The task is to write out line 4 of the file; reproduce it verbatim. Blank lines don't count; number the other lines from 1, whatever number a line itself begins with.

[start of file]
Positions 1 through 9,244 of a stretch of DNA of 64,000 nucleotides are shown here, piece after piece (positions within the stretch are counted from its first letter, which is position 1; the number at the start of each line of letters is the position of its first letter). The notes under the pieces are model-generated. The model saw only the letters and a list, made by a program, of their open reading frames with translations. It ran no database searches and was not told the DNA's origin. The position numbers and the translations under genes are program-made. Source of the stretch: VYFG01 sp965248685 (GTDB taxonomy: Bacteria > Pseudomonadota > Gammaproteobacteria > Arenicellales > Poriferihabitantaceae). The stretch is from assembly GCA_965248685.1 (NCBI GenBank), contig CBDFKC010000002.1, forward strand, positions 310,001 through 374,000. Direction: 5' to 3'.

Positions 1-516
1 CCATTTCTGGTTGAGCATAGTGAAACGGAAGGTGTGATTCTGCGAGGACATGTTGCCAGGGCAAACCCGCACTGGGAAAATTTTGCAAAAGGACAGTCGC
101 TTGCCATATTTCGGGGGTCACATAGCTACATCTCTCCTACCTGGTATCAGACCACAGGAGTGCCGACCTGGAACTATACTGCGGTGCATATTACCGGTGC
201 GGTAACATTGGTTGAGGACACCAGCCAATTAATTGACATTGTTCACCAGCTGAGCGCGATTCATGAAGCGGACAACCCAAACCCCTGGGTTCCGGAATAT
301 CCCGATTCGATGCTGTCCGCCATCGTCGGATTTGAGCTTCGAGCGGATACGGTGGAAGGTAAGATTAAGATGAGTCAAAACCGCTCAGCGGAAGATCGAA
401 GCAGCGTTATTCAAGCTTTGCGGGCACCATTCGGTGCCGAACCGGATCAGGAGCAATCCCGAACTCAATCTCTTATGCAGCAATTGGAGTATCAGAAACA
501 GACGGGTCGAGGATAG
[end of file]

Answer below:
101 TTGCCATATTTCGGGGGTCACATAGCTACATCTCTCCTACCTGGTATCAGACCACAGGAGTGCCGACCTGGAACTATACTGCGGTGCATATTACCGGTGC